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‘Metal detector’ detects tumors to help detect whether cancer has metastasized or not | Science & Technology News



A tool likened to a metal detector could soon be used in the NHS to help determine if a person’s breast cancer has spread.

Magtrace and Sentimag, a magnetic marker and detection tool, can help surgeons detect cancerous tissue.

They can help reduce the need for major surgery, as they allow cancer to be removed without damaging surrounding healthy tissue.

New draft guidelines from the National Institute for Health and Care Excellence (Nice) recommend this technology to determine if breast cancer has spread.

Here’s how it works:

• Magtrace, a non-radioactive dark brown liquid, is injected into the tissue around the tumor
• The particles are absorbed into the lymphatic system
• The Sentimag tool moved over the skin emits different pitch sounds as it passes through the Magtrace, like a metal detector finding metal in the ground
• Affected nodes are usually dark brown or black
• The surgeon makes a small incision to remove the node for a biopsy, and if cancer is found, more nodes may be removed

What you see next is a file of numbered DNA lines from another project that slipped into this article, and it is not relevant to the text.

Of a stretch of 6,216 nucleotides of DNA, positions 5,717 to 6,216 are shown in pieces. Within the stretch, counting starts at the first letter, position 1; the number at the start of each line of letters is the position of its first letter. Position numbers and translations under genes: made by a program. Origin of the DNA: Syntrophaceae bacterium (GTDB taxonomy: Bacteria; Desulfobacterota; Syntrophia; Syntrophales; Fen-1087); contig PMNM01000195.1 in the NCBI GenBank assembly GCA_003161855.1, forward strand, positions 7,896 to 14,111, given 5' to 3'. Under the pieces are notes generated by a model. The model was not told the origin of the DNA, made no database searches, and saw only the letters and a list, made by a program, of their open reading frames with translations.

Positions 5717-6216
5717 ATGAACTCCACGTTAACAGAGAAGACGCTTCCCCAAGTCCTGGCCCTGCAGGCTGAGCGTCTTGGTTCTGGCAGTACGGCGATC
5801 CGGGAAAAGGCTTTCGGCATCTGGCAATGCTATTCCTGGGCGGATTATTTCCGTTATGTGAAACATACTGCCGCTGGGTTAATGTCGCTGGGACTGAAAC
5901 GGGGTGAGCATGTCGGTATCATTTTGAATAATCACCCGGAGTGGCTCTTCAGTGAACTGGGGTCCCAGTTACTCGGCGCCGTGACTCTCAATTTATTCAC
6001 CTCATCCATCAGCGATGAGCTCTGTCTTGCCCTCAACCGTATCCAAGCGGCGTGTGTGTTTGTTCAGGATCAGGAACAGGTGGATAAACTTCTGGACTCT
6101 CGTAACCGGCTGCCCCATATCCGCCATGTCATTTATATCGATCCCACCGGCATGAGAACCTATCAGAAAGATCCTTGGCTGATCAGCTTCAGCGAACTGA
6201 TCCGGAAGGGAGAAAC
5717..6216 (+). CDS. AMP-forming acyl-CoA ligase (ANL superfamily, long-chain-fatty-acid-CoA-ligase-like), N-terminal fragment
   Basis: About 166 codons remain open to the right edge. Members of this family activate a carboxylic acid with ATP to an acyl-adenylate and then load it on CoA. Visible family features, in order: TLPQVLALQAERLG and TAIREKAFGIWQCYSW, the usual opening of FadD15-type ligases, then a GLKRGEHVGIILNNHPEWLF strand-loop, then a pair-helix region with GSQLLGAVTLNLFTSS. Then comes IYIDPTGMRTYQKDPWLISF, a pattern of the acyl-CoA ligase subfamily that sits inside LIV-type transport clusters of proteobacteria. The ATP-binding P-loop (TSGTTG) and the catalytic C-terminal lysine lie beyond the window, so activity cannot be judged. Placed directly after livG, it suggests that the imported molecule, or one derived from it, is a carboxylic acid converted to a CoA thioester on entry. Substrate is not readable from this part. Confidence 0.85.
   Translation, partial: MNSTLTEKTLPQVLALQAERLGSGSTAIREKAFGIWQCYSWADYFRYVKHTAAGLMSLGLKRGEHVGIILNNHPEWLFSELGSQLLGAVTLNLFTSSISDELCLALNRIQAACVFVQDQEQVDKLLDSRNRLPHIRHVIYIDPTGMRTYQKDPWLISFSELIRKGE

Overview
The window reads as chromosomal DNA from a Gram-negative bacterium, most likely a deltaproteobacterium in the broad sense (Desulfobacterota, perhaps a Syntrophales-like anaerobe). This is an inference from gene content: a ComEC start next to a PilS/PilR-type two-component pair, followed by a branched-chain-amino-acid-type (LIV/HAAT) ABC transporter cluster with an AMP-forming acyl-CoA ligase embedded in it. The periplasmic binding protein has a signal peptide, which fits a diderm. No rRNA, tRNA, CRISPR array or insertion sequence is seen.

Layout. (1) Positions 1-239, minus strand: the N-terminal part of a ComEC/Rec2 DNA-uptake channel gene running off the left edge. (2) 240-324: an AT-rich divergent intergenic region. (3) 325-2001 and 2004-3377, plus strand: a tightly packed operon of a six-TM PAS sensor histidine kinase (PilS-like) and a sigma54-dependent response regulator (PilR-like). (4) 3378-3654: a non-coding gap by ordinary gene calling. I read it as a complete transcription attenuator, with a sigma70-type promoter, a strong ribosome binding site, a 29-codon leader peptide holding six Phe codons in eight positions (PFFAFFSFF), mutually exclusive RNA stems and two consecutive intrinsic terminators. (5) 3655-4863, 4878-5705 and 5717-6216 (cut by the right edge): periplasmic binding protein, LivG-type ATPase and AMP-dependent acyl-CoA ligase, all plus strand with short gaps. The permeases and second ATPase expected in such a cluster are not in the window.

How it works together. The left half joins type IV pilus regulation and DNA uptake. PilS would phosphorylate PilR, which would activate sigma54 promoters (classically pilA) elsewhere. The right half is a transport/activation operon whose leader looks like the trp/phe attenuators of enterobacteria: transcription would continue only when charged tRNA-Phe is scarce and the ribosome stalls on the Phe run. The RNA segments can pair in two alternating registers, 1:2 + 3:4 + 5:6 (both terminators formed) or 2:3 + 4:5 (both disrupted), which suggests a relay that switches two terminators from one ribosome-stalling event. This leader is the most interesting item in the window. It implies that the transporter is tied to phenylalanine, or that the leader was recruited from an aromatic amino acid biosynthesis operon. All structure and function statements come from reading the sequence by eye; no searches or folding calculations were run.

Nice says there are some side effects, including tanning, but the evidence seen by the organization suggests the technology is as good as standard practice at detecting the spread of breast cancer.

Currently, the detection relies on radioisotope tracer and the dual technique of green dye – nuclear medicine.

The new technology could be particularly useful for hospital surgeons with limited access to the radiotherapy department, because Magtrace is not radioactive.

Magtrace costs around £226 a piece and the Sentimag probe costs £24,900 to buy.

There are around 55,900 new cases of breast cancer in the UK each year, which is more than 150 a day, Cancer Research UK says.

Jeanette Kusel, acting director of MedTech and digital at Nice, said: “People with breast cancer want to know if their cancer has been isolated or has spread to the rest of the body.

“The sooner this is established, the better the potential outcomes will be.

“Using Magtrace technology is another option for surgeons working in hospitals with limited or no access to radiotherapy departments.

“The benefits of using this technology include the ability to perform more procedures, reduce reliance on radioisotopes transported into the water, and less travel for those who make their living.” necessary.”

Health and Social Care Minister Sajid Javid said: “We’re always on the lookout for innovative treatments to speed diagnosis and improve survival rates, and we’ll outline more in the Plan. Our 10-year cancer, will take place this summer.”



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